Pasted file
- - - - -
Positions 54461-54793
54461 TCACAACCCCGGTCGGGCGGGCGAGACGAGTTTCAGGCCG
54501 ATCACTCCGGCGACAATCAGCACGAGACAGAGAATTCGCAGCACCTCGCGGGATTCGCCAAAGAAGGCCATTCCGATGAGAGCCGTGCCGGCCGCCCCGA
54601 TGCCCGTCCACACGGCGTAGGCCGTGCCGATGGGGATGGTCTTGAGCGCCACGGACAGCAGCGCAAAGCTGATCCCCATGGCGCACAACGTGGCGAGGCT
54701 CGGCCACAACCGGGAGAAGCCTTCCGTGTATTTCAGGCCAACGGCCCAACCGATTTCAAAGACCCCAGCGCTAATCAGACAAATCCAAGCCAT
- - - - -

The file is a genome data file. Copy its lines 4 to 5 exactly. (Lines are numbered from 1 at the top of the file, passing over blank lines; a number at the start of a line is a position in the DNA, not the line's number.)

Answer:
54601 TGCCCGTCCACACGGCGTAGGCCGTGCCGATGGGGATGGTCTTGAGCGCCACGGACAGCAGCGCAAAGCTGATCCCCATGGCGCACAACGTGGCGAGGCT
54701 CGGCCACAACCGGGAGAAGCCTTCCGTGTATTTCAGGCCAACGGCCCAACCGATTTCAAAGACCCCAGCGCTAATCAGACAAATCCAAGCCAT